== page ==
In February 2014, PI reported on commercial airline pilot availability. Recent industry forecasts indicate that the global aviation industry is poised for growth. However, stakeholders have voiced concerns that a number of factors—such as retirements, fewer pilots exiting the military, and new flight-hour requirements for first officers—could result in a shortage of qualified airline pilots.

We found mixed evidence regarding the extent of a pilot shortage when we looked at labor market data and information from associations and pilot schools. For example, although relatively low pilot unemployment rates might suggest a labor shortage, wages have not increased. In a shortage, higher wages would be expected, to draw would-be pilots to the profession.

Nonetheless, regional airlines reported difficulties finding sufficient numbers of qualified pilots, and the supply of potential airline pilots has been declining. Between 2000 and 2012, the number of new commercial pilot certifications issued annually decreased by 17 percent, as shown below.


Excerpted from GAO-14-232

To attract and retain qualified pilots, airlines we interviewed have increased recruiting efforts and developed partnerships with schools to provide incentives and clearer career paths for new pilots. Further, airline representatives and pilot schools suggested that the Federal Aviation Administration could do more to allow various kinds of flight experience to count toward the new commercial pilots’ flight-hours requirements.

Our podcast further explores potential shortages:

  • Questions on the content of this post? Contact Phillip Herr at herrp@gao.gov.
  • Comments on GAO’s WatchBlog? Contact blog@gao.gov.
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Weather Forecasting—Outlook Unclear

WeatherSandy forecasts can warn people before major storms strike—allowing time to protect homes, businesses, and lives. We have previously discussed the importance of the satellites the United States uses for its forecasts, and wanted to update our readers on recent developments in this area.

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GAO’s Education, Workforce, and Income Security Team

GAO’s workforce worker_family_supportsis organized largely by subject area, with many of its employees working in one of 14 mission teams. Today we’ll be putting the spotlight on the Education, Workforce, and Income Security (EWIS) team, which focuses on programs and legislation that affect Americans’ quality of life from infancy to old age.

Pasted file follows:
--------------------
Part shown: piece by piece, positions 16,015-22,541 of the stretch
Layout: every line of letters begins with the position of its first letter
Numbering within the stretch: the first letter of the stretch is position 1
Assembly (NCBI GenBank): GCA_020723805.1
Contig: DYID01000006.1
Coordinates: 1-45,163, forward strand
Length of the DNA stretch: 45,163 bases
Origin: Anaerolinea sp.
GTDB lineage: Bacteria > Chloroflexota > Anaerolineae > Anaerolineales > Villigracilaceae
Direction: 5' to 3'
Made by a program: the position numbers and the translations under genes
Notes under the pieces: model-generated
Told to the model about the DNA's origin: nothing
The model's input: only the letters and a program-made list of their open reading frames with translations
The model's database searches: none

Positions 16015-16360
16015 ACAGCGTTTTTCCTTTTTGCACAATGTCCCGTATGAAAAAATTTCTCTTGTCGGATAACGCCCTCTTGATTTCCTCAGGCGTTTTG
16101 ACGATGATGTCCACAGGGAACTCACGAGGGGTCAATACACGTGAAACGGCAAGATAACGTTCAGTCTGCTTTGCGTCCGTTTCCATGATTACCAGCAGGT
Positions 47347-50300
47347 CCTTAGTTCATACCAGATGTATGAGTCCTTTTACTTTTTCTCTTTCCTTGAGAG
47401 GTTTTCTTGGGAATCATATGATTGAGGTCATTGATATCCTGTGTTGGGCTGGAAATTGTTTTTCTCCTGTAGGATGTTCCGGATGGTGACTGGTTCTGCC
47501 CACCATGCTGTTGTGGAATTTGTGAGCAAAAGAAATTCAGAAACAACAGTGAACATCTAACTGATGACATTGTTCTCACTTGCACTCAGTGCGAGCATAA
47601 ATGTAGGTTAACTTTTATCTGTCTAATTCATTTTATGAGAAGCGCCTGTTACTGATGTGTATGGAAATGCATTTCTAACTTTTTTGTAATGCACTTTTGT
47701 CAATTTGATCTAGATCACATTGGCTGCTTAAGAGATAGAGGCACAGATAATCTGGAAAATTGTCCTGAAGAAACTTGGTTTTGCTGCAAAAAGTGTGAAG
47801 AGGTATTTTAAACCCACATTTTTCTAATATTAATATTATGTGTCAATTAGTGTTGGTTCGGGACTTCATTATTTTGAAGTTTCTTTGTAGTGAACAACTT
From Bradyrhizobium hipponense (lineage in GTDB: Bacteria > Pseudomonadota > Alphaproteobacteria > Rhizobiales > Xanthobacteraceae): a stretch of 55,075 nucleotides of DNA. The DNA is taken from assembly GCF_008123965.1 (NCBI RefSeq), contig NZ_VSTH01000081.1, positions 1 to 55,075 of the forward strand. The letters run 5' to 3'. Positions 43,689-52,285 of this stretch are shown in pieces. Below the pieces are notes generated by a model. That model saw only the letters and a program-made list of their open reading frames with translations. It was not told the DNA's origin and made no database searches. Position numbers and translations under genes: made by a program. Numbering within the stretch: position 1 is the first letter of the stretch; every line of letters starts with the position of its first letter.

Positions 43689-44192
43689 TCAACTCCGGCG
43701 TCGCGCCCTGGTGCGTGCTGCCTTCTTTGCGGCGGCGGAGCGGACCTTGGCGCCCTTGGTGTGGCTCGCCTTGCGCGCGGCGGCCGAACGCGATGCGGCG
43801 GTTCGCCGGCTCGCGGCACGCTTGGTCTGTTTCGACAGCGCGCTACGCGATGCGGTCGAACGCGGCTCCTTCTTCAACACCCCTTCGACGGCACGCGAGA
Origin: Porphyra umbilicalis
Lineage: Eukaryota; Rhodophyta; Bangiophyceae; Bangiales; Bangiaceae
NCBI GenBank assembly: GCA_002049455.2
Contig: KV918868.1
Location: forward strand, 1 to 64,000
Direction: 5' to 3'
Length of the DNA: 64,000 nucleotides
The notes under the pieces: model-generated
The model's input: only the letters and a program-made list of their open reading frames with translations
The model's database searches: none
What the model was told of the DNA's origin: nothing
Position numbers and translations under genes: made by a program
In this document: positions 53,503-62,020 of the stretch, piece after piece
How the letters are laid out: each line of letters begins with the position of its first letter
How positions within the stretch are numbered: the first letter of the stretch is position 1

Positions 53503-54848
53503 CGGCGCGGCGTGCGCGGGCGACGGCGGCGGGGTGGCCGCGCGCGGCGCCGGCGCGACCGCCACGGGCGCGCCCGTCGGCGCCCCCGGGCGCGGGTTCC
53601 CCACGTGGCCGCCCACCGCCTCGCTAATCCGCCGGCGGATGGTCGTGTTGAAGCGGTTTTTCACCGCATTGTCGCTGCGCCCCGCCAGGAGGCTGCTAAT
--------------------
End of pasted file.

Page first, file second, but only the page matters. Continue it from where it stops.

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Funding the Children’s Health Insurance Program (CHIP)

Thumbnail Health CareSince 1997, the State Children’s Health Insurance Program (CHIP) has provided health care coverage for more than 8 million children in low-income families that don’t have health insurance, but make too much money to qualify for Medicaid. This year, Congress will decide whether to continue funding CHIP. Read on to learn about some of the issues involved in this decision.

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Happy Birthday, WatchBlog!

One year ago today, we published our first WatchBlog post. Since dogthen, we’ve published over 100 more, and the blog has been viewed more than 50,000 times. Celebrate this milestone with us by looking back on some of the areas we covered here in our first year.

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Reconstruction Efforts in Haiti 5 Years after the Earthquake

Five years ago today, on January 12, 2010, a powerful earthquake struck Haiti. The earthquake killed an estimated 230,000 people, displaced about 2 million more, and destroyed many homes, roads, and other buildings. In addition to immediate relief efforts, the United States pledged over $1 billion for reconstruction projects. On the 5th anniversary of the disaster, read about some of the challenges we identified facing efforts to rebuild housing and infrastructure.

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Welcome, 114th Congress!

thumbnail_gaoThe 114th Congress convened on January 6, 2015. As they begin their work, we wanted to highlight some of the ways we serve Congress, particularly at the start of each new Congress. Hopefully these links can also help anyone—elected or otherwise—better understand GAO’s role in congressional decisionmaking.

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Our 10 Most Popular Podcasts of 2014

Want to know what nanomanufacturing is? The connection GAO_Logo-squarebetween fracking and new oil pipelines? How much those F-35 Joint Strike Fighters will ultimately cost? Listen to our 10 most downloaded podcasts of 2014 to help understand some of the major issues of the year.

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Podcast on GAO’s State and Local Fiscal Outlook Model Update

GAO Podcast IconState and local governments nationwide face long-term fiscal sustainability challenges. Since 2007, GAO has published simulations of fiscal trends in the state and local government sectors.

Explore the state and local fiscal outlook model, and hear our podcast with Michelle Sager, a director in GAO’s Strategic Issues team who led the recent update of the model.